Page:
That is the background for the supposed budget emergency that forced Wisconsin Gov. Scott Walker (R) to rush a bill through the Wisconsin Legislature in February that not only would force many state workers and schoolteachers to pay a greater share of their health insurance and pension costs, but also would take away their rights to collective bargaining and place other restrictions on public employee unions.

The budget emergency was almost entirely manufacured by Republicans who gained power in January. The Madison Capital Times noted that the state’s nonpartisan Fiscal Bureau reported to incoming lawmakers that the state would end the fiscal year on June 30 with a balance of $121.4 million.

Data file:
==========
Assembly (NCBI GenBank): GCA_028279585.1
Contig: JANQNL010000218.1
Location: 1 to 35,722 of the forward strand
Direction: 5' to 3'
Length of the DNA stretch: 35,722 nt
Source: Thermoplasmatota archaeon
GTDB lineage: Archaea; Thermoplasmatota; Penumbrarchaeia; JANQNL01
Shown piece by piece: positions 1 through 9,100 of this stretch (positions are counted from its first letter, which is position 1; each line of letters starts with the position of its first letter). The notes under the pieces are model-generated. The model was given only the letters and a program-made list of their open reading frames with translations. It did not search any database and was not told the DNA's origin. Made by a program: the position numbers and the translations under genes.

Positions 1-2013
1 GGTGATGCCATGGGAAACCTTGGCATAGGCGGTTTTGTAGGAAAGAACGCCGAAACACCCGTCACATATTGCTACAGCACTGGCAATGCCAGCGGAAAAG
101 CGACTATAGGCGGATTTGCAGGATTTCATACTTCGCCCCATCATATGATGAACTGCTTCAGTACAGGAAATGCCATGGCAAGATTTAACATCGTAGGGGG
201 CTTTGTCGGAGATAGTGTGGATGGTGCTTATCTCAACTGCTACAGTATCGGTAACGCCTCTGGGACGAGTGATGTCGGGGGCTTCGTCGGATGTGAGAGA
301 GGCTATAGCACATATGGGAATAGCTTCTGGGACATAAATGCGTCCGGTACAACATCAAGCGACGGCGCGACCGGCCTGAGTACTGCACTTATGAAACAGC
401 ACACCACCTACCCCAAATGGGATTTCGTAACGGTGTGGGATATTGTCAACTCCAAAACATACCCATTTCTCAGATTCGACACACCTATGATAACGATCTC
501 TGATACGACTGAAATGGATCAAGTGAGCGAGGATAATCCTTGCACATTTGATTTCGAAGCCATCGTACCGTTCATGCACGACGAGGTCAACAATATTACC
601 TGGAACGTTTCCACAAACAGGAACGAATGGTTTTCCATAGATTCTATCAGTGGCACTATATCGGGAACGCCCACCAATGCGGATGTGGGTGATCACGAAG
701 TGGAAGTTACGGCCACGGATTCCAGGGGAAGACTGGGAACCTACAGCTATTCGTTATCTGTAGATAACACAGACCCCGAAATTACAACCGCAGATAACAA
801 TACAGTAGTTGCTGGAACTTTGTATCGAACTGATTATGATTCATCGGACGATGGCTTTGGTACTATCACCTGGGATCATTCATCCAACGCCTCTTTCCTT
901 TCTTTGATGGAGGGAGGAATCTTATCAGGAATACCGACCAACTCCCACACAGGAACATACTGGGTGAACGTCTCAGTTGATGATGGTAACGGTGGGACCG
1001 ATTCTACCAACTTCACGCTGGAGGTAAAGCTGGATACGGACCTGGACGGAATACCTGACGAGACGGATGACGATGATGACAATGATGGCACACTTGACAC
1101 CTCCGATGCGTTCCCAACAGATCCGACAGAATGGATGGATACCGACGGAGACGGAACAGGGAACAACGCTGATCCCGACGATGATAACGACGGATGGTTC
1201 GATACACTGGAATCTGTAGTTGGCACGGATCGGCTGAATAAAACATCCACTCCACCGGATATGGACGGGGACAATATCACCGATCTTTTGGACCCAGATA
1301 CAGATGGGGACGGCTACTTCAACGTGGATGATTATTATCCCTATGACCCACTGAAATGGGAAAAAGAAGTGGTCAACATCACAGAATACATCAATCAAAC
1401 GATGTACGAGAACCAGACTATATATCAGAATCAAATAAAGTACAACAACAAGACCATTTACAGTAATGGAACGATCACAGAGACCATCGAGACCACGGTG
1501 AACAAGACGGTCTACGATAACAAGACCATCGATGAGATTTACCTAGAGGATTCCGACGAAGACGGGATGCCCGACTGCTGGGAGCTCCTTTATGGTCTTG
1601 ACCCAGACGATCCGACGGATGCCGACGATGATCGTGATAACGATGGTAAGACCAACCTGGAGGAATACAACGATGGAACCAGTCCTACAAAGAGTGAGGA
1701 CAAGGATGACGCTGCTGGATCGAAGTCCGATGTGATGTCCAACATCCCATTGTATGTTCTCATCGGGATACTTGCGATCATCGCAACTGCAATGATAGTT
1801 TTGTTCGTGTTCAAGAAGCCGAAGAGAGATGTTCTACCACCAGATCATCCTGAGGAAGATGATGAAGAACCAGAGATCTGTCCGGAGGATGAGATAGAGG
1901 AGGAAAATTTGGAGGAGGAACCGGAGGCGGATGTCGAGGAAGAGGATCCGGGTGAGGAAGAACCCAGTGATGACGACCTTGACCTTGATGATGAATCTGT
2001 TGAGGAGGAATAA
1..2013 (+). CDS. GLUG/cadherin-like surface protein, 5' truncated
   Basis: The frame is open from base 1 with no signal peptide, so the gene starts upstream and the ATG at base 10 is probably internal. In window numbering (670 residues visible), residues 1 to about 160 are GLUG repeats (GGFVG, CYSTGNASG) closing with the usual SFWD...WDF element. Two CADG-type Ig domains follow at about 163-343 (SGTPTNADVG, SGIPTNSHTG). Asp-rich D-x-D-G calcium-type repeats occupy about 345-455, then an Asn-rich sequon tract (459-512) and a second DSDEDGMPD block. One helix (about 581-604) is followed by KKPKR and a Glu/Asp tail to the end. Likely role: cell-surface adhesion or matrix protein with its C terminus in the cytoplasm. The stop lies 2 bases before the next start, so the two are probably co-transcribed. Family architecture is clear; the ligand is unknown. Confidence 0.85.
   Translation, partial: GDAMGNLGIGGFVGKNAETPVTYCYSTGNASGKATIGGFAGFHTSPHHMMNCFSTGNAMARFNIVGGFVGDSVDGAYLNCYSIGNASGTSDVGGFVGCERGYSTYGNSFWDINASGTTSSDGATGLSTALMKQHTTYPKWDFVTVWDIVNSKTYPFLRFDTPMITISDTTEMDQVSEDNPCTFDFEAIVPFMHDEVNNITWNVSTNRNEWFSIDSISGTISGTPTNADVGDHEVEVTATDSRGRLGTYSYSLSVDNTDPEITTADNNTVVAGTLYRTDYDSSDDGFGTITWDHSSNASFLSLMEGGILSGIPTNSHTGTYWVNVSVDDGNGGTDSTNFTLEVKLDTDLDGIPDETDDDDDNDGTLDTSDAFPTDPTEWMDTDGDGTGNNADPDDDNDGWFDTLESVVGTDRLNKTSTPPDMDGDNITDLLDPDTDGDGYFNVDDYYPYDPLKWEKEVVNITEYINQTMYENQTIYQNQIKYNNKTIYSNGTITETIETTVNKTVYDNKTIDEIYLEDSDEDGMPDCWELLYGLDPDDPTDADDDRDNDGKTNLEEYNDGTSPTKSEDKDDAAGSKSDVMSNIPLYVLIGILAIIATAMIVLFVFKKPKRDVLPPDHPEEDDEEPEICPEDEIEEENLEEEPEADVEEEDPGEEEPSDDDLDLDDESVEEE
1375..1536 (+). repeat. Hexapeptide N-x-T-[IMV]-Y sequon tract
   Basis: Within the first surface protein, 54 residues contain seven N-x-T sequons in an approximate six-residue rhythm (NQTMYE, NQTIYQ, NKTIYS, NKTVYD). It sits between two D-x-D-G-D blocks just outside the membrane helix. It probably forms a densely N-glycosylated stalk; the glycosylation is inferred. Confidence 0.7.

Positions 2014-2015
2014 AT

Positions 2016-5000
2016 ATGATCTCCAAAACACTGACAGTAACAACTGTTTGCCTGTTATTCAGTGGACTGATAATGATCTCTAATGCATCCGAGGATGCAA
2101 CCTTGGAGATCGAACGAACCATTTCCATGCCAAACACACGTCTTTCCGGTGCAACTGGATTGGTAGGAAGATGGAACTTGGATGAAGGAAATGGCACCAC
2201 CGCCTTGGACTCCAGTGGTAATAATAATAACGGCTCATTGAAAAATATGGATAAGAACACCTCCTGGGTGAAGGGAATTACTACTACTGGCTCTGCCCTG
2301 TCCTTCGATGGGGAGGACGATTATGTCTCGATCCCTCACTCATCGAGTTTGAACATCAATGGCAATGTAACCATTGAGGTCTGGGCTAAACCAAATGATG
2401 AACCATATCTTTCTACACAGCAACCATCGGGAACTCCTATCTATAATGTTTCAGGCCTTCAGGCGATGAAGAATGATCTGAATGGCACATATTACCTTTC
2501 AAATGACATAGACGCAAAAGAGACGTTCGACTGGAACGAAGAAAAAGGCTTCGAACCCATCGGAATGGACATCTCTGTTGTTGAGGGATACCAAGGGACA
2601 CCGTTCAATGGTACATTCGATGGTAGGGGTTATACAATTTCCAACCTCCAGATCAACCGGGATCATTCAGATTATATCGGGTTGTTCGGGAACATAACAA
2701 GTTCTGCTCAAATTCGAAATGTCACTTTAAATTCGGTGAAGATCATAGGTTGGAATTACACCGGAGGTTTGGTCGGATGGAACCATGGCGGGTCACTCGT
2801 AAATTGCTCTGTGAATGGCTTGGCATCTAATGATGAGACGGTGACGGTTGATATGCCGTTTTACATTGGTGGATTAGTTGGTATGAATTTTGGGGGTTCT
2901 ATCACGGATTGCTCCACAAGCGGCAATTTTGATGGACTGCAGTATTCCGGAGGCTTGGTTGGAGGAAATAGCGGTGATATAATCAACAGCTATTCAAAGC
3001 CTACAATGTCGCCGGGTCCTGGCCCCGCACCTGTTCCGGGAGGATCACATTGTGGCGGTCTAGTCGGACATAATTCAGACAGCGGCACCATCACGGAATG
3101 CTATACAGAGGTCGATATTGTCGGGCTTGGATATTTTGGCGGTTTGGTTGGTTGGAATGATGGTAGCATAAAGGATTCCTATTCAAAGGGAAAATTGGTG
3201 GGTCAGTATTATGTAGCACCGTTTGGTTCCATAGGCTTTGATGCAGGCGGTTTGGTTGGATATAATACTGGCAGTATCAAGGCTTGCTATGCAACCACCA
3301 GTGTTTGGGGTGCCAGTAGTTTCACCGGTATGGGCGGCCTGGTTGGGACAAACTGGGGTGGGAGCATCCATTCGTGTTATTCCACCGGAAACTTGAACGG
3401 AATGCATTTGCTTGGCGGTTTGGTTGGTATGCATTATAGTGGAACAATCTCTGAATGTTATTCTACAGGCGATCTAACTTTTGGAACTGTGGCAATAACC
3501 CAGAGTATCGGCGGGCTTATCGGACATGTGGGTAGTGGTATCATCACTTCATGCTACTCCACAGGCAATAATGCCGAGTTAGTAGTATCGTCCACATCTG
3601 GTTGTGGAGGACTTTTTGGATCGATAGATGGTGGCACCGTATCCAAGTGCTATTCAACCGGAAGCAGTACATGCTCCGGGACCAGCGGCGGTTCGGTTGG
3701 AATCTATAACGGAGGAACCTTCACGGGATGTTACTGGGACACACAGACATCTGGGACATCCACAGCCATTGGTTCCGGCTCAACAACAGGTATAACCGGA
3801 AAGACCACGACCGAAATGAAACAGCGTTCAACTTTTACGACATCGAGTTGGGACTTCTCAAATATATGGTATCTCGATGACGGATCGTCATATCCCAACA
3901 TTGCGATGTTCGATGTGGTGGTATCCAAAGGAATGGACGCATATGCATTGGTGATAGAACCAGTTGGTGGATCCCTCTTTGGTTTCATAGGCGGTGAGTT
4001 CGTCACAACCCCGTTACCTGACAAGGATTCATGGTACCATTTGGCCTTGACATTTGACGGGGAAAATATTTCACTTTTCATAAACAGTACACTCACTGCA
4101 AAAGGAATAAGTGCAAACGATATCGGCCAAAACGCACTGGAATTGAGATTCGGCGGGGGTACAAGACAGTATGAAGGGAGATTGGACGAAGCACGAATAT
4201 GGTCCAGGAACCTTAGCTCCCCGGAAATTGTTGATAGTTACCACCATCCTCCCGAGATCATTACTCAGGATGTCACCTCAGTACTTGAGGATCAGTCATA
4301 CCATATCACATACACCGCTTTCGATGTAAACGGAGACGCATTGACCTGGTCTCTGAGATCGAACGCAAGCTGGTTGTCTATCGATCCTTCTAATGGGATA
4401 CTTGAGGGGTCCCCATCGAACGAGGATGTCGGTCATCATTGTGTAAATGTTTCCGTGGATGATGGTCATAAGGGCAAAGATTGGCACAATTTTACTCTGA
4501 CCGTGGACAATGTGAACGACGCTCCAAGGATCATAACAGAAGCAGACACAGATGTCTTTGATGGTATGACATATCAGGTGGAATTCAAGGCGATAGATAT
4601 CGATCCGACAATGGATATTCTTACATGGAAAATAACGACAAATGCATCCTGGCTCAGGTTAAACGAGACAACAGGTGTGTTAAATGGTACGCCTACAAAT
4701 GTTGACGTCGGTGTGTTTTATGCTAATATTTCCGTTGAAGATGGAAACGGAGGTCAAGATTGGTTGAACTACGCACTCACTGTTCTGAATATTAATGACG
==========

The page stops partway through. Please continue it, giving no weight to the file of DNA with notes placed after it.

“To the extent that there is an imbalance — Walker claims there is a $137 million deficit — it is not because of a drop in revenues or increases in the cost of state employee contracts, benefits or pensions. It is because Walker and his allies pushed through $140 million in new spending for special-interest groups in January,” the Capital Times noted. “If the Legislature were simply to rescind Walker’s new spending schemes — or delay their implementation until they are offset by fresh revenues — the ‘crisis’ would not exist.”

Because of painful choices made by the previous Democratic Legislature, Wisconsin was in better shape than other states. But Walker came into office with a political agenda to cripple the public employee and schoolteacher unions. And even after union leaders agreed to give in on the demands that their members pay more for their insurance and pensions, Walker refused to compromise on the curtailment of collective bargaining.